3 8 , 3 8 7-92 .
Diam on d , P. and Mirrlees, J . ( 1 9 7 1 ) , 'Optin1al Taxation and Public Pro duc­
t i o n ' , A nzerican Econom ic R eview, 6 1 , 8-2 7 and 2 6 1 -7 8 .
Dreze , J . ( 1 9 7 5 ) , 'Existe nce o f Equ ilibrium u nder Price Rigidity and Quant i t y
Rationi ng' , International Econom ic R eview, 1 6, 3 0 1 -20 .
Fishe r , F. ( 1 983 ) , Disequilibriurn Foundations of Equilibriunz Economics ,
Oxfo rd Unive rsi t y Press .
Foley , D. ( 1 9 70). ' Economic Equili b rium wit h Costly Marketing', Journal of
Econom ic Theory , 2 , 276-9 1 .
Gal e , D. ( 1 982), Money : In Equilibriu1n , Cambridge Universi t y Press and
Nisbet , Cain b ridge Economic Ha ndbooks.
Gale , D. ( 1 983), Money: In Disequilibrium , Cam b ridge Universi t y Press and
Nisbe t , Cam b ridge Economic Handbooks.
Hart , 0 . ( 1 983) , 'Monopolistic Com pet i t ion in the Spirit of Chamberlin' and
'General Model and Special Results', ICERD Discussion Pa pers n o . 8 2 and
8 5 , Lo ndo n School o f Economics .
Helle r, W. and St arr , R. ( 1 976), 'Equil ib rium with No n-c o nvex Transaction
Costs : Monetary a n d Non-mo neta ry Economics' , R eview of Econon1ic

S tudies , 4 3 , 1 9 5 -2 1 5 .
Hicks, J . R. ( 1 9 54), ' The Process o f Imperfect Competition', Oxford Eco­
nom ic Papers , 6, 4 1 -54 .
Kurz , M . ( 1 968), ' The General Instability o f a Class o f Com pet i t ive Growth
Processes' , R eview of Econom ic Studies , 3 5 , 1 5 5 - 74 .
Kurz, M . ( 1 9 72), ' Equilibrium i n a Fin ite Sequence o f Marke t s wit h Transac­
t io n Cost s' , St a n fo rd Unive rsi t y , I nstitute of Mathemat ical S t u dies in t he
Soc ial Scie nces , Technical Report no . 5 1 , Januar y , Stan ford , Cal i fo r ni a .
Levhari, D . a n d Srin ivasa n , T . N . ( 1 969), 'Opt imal Savings Und e r Uncer t ai n t y' ,
R eview of Econo,n ic Studies , 3 6 , 27-3 8 .
M a ko wski , L. ( 1 9 8 3 ) , ' " Ra tio nal Co nj e ct ures" a re n ' t Ra t i o n a l and "Reaso n­
a b le Conjectures" a re n ' t Reaso nable ' , SSRC Proj e c t o n ' Risk , I nformation
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makinK Firms, Spri nger , New Yo rk .
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Rot hshild , M . and Stiglitz, J . ( 1 976), 'Equilib rium in Comp etitive Insurance
Markets : An Essay on the Economics of Imperfect Information', Quarterly

Journal of Economics , 90, 6 29- 49 .
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Dynamical Systems', Journal of Economic Theory , 1 2, 3 1 -7 0 .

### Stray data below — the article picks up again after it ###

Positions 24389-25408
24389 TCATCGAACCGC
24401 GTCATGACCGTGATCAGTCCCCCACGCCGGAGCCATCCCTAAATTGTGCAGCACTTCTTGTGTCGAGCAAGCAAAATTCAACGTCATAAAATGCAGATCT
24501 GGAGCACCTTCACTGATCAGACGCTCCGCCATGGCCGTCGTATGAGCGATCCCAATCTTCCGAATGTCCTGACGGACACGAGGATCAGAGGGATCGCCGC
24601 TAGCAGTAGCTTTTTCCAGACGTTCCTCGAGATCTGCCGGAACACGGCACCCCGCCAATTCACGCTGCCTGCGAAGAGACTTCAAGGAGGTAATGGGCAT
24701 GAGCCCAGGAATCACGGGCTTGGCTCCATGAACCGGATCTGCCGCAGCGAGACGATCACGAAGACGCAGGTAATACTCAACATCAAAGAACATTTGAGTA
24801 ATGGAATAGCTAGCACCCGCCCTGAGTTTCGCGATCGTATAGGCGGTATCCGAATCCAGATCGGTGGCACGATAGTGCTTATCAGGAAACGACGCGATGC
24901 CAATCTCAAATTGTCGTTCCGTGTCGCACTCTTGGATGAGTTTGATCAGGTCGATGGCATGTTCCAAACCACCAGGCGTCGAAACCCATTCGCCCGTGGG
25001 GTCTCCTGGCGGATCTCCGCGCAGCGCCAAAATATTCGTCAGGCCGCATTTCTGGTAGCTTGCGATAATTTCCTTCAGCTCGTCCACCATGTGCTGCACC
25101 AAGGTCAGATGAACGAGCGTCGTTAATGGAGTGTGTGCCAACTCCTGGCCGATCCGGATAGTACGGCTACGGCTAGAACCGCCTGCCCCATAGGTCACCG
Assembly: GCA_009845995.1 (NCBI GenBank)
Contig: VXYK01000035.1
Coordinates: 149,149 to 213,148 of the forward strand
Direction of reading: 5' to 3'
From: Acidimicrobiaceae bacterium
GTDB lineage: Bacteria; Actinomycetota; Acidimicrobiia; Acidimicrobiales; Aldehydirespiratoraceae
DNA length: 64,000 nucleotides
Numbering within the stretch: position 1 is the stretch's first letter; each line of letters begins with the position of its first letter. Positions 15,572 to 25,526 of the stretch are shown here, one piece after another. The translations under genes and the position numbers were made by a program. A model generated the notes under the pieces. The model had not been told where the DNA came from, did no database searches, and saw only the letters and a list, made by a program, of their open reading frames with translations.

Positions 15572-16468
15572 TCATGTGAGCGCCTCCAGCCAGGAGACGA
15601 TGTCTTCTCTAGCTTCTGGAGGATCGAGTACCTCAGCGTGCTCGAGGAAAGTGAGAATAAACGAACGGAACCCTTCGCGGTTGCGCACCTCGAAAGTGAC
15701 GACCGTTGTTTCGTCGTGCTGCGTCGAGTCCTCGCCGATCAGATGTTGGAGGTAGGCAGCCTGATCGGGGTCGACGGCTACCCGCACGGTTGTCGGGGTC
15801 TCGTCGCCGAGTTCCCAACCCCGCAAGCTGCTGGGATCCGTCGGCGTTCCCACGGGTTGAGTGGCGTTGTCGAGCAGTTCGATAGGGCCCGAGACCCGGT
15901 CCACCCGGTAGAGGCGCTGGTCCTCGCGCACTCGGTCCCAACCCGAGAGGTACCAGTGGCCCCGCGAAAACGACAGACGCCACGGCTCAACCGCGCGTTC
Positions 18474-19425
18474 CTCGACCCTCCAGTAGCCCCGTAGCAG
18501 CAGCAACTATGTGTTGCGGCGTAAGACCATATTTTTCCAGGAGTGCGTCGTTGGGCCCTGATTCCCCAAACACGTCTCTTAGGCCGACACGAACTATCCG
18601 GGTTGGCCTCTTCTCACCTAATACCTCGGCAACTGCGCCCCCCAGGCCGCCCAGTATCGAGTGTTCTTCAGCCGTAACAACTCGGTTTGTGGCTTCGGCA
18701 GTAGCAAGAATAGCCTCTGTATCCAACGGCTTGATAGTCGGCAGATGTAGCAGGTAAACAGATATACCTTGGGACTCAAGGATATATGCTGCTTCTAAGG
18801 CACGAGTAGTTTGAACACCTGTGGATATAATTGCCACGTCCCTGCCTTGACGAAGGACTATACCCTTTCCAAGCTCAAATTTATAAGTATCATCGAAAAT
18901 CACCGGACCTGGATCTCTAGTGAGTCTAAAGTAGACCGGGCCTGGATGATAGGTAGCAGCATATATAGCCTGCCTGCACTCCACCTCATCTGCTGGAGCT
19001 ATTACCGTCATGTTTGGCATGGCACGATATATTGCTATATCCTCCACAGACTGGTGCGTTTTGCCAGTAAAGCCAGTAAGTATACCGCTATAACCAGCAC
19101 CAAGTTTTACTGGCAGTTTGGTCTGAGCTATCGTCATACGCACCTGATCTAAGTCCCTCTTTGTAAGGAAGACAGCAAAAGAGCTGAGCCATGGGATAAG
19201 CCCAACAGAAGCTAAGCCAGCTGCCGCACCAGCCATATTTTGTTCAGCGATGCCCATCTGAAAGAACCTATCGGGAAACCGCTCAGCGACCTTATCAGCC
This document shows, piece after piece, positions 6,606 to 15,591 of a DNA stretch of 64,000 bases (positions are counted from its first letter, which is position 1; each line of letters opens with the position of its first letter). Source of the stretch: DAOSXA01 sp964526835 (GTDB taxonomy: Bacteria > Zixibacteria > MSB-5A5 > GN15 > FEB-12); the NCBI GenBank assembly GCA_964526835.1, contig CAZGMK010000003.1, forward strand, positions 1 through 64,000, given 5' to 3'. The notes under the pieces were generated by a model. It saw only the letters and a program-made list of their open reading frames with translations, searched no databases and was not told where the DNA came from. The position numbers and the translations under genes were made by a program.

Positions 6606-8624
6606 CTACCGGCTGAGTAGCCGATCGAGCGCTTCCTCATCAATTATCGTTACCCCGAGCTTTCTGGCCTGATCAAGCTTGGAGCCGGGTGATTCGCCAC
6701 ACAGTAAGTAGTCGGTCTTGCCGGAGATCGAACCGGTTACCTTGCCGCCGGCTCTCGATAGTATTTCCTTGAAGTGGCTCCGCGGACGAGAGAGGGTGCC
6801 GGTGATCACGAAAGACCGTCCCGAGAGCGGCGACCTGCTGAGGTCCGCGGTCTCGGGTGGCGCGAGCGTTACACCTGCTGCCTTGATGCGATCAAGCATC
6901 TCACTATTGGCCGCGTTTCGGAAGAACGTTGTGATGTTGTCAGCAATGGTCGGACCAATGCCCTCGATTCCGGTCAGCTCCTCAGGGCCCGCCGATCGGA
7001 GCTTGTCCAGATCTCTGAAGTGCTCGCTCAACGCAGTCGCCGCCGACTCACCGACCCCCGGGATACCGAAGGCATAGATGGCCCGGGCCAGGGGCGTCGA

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I n Pra i se of Eco n o m i c Th eo ry

I con1e before you today to blow the tru1npet for econo1nic theory
large ly because it is so often under attack and so often misunder­
stood. But I have not come to da1nn other e ndeavours in eco­
no1nics. This is not entai led by praising theory and ,votdd be odd
in a Jevons Lecturer. J evons ,vas both a theorist and an applied
econo1nist and on occasions e x cel led as both. There 'are 111any
mansions . . . ', and in concentrating on one I do not wish to be
taken as in1 plying anything about the others.
In thinking what I should say on this occasion it soon beca111e
clear that I had chosen a so1ne ,vhat unsatisfactory title , if for no
other reason than that it re1nincls one of Eras111us and his In Praise
of f�o lly. But there is another reason ,vhy, if it had not bee n too

latc , I wou Id have changed it to · I n Praise of Theorizing in Eco­
nomics'. For to announce praise for ccono1nic theory leaves one
open to the q uestion, which of a nu1nber of theories one intends
to praise. As a n1atter of fact, I sha ll want to argue that the variety
of co1npcting econo n1ic theories is nn1 ch s111aller than popular
opi nion takes it to be. But I do not want to start ,vith either that
question or t h at argu111 ent. For what I a1n centrally interested in
is the enterprise of the9riz ing in econo 111ics . By t his I 1nean the
undertaking to gai n understanding of the particu lar by reference
to generalizing insight s and in the light of certain abstract unifying
princ i pl e s.
I want t o c 1nphasi zc the word · u nd e rstand ing' and tha t i t is not
din; ct ly re lated to posi t i vist predi ct ion. Fo r instance , we under­